Side by side with the regular magicians was a vast host of sorcerers practising without elaborate ritual, amongst whom witches were greatly in the ascendant. These same Babylonian and Assyrian witches were as efficient as they were unamiable. In contradistinction to the magician, the witch was in league with the demons, and ably assisted them in the infliction of bad dreams, misfortune, disease and death itself. With enthusiasm worthy of a better cause, she tore her victims' hair and clothes, brought about delusions or lasting insanity, destroyed family concord, and aroused hatred between lovers. She was past-mistress in the use of the evil eye, the evil mouth, and the evil tongue, of effigies and magic knots, while her imprecations were the most dreaded of all her practices. Of the witches of Babylon we are told that they haunted the streets and public places, beset wayfarers, and forced their way into houses. Their tongues brought bewitchment, their lips breathed poison, death attended their footsteps. Whether as originators or adaptors they were extremely proficient in that method of enchantment by means of clay, wood, or dough figures, which has continued as among the most familiar of witch-arts until our own times, and they were adepts in the tying of witch-knots. Naturally enough, such practices gained for them the unfriendly attention of the government, but it is perhaps significant of the dread inspired by them that although the law provided for their execution by fire, there is no definite proof that anything other than their effigies was ever actually burnt.
Considering the superstitions amid which their great forefather had been brought up, it was scarcely surprising that the monotheistic ideal peculiar to the Jews should have suffered occasional eclipses. Nor were Chaldean magic and Persian Zoroastrianism alone responsible for the Jewish conception of witchcraft. In time of famine Abraham and his wife went down into Egypt, just as did his descendants, and the Egyptian magician has earned for himself a fame no less enduring than has the Chaldean. Thot, who revealed himself to man as the first magician, was their divine patron — and it is significant that he also first taught mankind the arts of writing and of music, to say nothing of arithmetic, geometry, medicine, and surgery. This divine schoolmaster pointed out in advance days of ill-omen, and, his magical arts making him master of the other gods, provided counteracting remedies. The Egyptian magician interpreted dreams, cured demoniacal possession, and was skilled in casting nativities. In less amiable mood, he could send nightmares, harass with spectres, constrain the wills of men, and cause women to fall victims to infatuations. For the composition of an irresistible charm he required no more than a drop of his subject's blood, some nail-parings, hair, or a scrap of linen from his raiment — to be incorporated in the wax of a doll modelled and clothed to resemble him or her. As with the Babylonian witch and her mediaeval successors, anything done to the effigy was suffered by the original. Thot also taught the magicians how to divide the waters, and a pleasant story has been preserved of a fair maiden who dropped a new turquoise ornament from a boat into the river, and, appealing in her distress to an amiable magician, was consoled by finding it, he having divided the waters for her, safe and sound on a potsherd. It is not difficult to trace to a similar origin the Jewish legend of the Red Sea passage.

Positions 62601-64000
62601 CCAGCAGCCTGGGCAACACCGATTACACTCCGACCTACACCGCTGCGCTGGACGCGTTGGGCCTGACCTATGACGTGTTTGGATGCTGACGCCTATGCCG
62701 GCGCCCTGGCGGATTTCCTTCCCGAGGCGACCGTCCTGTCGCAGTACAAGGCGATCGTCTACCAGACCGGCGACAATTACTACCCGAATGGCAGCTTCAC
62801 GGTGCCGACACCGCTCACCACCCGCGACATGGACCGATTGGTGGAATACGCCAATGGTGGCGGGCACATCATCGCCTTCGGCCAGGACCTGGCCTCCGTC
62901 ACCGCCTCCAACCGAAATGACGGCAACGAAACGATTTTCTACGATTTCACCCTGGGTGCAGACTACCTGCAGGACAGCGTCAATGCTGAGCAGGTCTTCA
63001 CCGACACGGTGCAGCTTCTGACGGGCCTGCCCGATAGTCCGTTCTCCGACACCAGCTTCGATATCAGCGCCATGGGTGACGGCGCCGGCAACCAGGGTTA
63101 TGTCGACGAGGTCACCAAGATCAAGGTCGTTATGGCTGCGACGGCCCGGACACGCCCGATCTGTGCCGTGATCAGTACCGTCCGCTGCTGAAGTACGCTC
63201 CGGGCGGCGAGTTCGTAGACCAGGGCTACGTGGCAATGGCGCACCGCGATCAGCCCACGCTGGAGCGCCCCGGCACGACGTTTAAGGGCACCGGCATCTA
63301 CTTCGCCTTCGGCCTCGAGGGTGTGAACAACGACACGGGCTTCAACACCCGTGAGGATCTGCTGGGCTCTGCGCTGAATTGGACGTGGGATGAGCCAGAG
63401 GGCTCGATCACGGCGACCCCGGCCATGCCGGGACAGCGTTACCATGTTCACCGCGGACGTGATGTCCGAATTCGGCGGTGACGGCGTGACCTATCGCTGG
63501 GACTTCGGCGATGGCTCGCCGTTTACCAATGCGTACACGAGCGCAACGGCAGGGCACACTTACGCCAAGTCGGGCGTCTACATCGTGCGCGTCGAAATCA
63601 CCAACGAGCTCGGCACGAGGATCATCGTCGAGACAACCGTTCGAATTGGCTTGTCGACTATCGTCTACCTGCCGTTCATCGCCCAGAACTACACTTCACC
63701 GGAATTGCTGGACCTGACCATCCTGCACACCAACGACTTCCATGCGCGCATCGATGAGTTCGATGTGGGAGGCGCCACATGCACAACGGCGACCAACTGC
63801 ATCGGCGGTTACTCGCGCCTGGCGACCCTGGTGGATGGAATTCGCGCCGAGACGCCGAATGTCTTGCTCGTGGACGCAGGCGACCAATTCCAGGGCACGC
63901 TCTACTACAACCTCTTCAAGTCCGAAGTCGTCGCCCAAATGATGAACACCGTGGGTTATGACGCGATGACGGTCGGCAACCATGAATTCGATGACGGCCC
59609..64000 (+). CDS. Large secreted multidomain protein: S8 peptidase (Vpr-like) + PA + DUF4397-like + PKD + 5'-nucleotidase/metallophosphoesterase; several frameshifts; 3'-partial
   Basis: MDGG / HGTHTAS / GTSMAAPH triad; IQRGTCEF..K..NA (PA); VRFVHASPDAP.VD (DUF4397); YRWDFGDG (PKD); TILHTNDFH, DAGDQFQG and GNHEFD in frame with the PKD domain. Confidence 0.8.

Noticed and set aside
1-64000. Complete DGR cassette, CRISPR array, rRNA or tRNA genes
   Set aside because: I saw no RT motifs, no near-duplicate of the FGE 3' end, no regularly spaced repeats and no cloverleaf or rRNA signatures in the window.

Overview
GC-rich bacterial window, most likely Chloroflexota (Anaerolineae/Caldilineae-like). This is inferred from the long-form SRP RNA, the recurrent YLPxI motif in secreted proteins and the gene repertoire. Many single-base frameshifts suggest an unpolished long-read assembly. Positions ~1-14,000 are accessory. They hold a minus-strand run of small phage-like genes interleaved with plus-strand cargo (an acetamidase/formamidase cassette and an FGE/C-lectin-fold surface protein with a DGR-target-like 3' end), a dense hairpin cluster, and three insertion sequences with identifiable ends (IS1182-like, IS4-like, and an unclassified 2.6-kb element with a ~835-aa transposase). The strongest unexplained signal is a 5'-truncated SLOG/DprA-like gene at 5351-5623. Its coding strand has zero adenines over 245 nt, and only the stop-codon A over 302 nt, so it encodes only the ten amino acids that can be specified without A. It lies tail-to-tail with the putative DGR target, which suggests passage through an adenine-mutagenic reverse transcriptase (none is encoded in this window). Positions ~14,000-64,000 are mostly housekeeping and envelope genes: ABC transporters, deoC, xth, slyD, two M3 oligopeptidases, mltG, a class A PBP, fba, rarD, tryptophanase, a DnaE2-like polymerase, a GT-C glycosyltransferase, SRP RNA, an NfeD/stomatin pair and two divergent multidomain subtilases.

Isis, another prominent protector of witchcraft, was, in fact, more witch than goddess. An Egyptian formula against disease, dating from about 1700 B.C., commences, "O Isis, mistress of sorceries, deliver me, set me free from all bad, evil (red) things." Red, it may be noted, was the colour of Set, and thus of evil. Woman was, indeed, supposed to possess more completely than man the qualities necessary for the exercise of magic, legitimate or otherwise. She saw and heard that which the eyes and ears of man could not perceive; her voice, being more flexible and piercing, was heard at greater distances. She was by nature mistress of the art of summoning or banishing invisible beings. The "great spouse," or Queen, of Pharaoh attained, upon her accession to such rank, magical powers above the ordinary. In this connection we find another conception of the witch in the sequel to the loss of Pharaoh's army in the Red Sea. The women and slaves of the drowned warriors, fearing aggressions from the Kings of Syria and the West, elected as their queen one Dalu-kah, a woman wise, prudent, and skilled in magic. She collected all the secrets of Nature in the temples and performed her sorceries at the moment when the celestial bodies were most likely to be amenable to a higher power. Whenever an army set out from Arabia or Assyria for the invasion of Egypt, the Witch-Queen made effigies of soldiers and animals corresponding in numbers to its strength, as ascertained by her spies. These she caused to disappear beneath the ground — a fate which thereupon befell the invaders also.
The Egyptians were very learned in the concoction of love-charms, spells, and philtres, a branch of their profession which we may suppose to have appealed more to the witch than to the magician. On at least one occasion a witch gained a notable victory over a male competitor in this direction, for it is recorded that Prince Setnau, familiar from his birth with all the magical arts, was yet bewitched by a very beautiful woman named Tabubu — an occurrence which, if not altogether unique in history, vouches for the potency of the lady's charms.